Introduction

On May 31, 2015, an Israeli District Court issued a ruling that could have a profound effect on Israeli facing e-commerce activity. In a nutshell, the Court ruled that despite a clear section in the terms and conditions of PayPal as to the jurisdiction in which any legal dispute between PayPal and any of its clients should be adjudicated, such a dispute can nevertheless be handled by a different court – which, in this matter, was an Israeli court.

 The Case at Hand

In this matter, the plaintiff filed a class action against PayPal. The action arose from PayPal’s treatment of transactions whereby a client had a foreign currency account with PayPal, and that client requested to withdraw funds from that account to his or her Israeli bank account. In such transactions, PayPal performed a mandatory conversion of the withdrawn funds, as well as charged a commission in connection with that conversion. The plaintiff argued that such mandatory conversion and the commission charged have no basis whatsoever in the terms and conditions of PayPal (although later on PayPal amended its terms and conditions to clearly provide for such mandatory conversion and associated commission). The plaintiff sought the return of the conversion commission to the clients of PayPal that had paid such commission.

One of the arguments raised by PayPal in order to reject the law suit was that the terms and conditions of PayPal's services included a jurisdiction clause that provided for the sole jurisdictions of the courts of Singapore or the jurisdiction of residence of the defendant; in addition, this clause stated that any dispute will be adjudicated in accordance with the laws of Singapore. Therefore, PayPal argued that the Israeli court lacked jurisdiction to hear this matter.

The Court's Ruling

The Court found that PayPal's terms and conditions are a standardized contract, and as a result the jurisdiction clause is void; the reason for that being that the jurisdiction clause attempted to block PayPal's Israeli clients' right of access to court and file a law suit against PayPal. The Court reasoned that as PayPal provides its services to hundreds of thousands of Israelis, operates a Hebrew website and provides customer support services to Israeli clients, requiring the Israeli clients to file lawsuits in Singapore subject to Singaporean law is clearly aimed at blocking access of the clients to file lawsuits against PayPal.

The Court opined that it cannot accept a situation in which an international corporation that is focusing on the provision of its services to the Israeli market prevents its Israeli clients from accessing Israeli courts and adjudicating their dispute in accordance with Israeli law.

The Court made reference to other multinationals, naming Microsoft, Facebook and Google, and stated that where a multinational markets its products to Israeli clients, it should expect to be subject to the jurisdiction of Israeli courts. The Court stated that the mere fact that most or all of the activities of such multinationals is performed via the internet does not provide them with immunity from being dragged to court in Israel and subject to Israeli law.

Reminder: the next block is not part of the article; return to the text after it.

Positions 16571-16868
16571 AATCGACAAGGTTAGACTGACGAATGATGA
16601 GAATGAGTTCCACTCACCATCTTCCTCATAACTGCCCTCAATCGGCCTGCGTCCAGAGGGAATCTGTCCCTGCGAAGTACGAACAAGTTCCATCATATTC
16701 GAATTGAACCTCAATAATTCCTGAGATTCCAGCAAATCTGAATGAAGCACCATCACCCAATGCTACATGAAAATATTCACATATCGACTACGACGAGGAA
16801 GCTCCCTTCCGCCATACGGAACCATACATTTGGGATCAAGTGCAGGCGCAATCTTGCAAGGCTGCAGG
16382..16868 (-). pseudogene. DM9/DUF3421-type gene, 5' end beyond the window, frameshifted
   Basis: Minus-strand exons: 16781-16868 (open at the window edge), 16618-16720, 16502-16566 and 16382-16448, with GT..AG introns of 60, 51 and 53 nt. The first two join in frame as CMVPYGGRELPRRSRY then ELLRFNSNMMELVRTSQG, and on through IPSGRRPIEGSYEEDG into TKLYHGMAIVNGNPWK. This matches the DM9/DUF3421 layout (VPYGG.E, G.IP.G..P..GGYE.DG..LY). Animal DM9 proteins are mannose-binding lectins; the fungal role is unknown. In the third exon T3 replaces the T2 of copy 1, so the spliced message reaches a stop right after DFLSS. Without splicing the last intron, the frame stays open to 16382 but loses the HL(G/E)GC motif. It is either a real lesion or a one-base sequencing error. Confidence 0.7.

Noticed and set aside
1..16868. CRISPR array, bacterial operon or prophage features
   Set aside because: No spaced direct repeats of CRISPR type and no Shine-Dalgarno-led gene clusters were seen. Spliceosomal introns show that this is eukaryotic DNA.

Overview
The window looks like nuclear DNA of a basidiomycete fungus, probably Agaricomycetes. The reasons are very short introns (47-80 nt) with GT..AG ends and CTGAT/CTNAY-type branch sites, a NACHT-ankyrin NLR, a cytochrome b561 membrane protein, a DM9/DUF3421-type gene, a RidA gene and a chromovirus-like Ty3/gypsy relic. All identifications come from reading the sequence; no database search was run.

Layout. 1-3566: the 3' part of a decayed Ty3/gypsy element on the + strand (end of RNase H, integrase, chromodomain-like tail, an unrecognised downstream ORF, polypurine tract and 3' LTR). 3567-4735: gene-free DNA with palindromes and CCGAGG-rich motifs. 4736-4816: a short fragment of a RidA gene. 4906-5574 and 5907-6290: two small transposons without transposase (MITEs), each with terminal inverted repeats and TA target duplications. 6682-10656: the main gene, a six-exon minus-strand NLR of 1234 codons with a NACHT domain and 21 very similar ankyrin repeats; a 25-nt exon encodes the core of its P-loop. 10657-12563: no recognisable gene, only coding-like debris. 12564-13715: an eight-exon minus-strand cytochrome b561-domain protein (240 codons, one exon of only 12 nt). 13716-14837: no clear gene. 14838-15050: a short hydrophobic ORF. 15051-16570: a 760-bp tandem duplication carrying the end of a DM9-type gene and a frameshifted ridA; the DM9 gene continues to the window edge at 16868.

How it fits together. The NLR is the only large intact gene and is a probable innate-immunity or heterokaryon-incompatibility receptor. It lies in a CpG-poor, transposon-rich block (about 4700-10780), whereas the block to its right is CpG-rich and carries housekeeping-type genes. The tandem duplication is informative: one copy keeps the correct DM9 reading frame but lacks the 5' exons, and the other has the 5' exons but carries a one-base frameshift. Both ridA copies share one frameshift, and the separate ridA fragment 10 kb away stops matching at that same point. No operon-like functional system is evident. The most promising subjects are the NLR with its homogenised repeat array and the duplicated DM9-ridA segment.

The Repercussions

There is no doubt that this court ruling may have a significant effect on the jurisdictional legal aspects of e-commerce activity in Israel, as it suggests that providing products and services online to Israelis, may subject the online merchant to the jurisdiction of Israeli courts, regardless of the merchant's attempt, via its terms and conditions, to subject its relationship with its clients to the jurisdiction of foreign courts. The District Court suggested that one should not focus on the formality of the jurisdiction clause, but rather look into the substance; the Court clearly referred to the issue of whether the jurisdiction clause was drafted so as to prevent or substantially impair the ability of the Israeli clients to file a law suit against the merchant. Another consideration of the Court seemed to be the scope of commercial activity of such a merchant with Israeli clients; there is no doubt that where such a scope is substantial, the tendency of the court would be to allow Israeli jurisdiction, but it is not clear what the court would rule should the relationship between the merchant and Israeli clients be of limited scope or where the number of Israeli clients will be low.

This recent development seems to be in line with other developments relating to foreign e-commerce activities in Israel, with one of them being the recent draft circular of the Israeli Tax Authority, seeking to expand the scope of Israeli corporate tax and VAT in respect of online merchants and the revenue generated by them.

It follows that any e-commerce merchant that has Israeli clients or is operational in any other form or manner in Israel should review carefully the scope of legal exposure it may have as a result of its Israeli activities and clients, and seek legal advice so as to limit such exposure by properly structuring its business.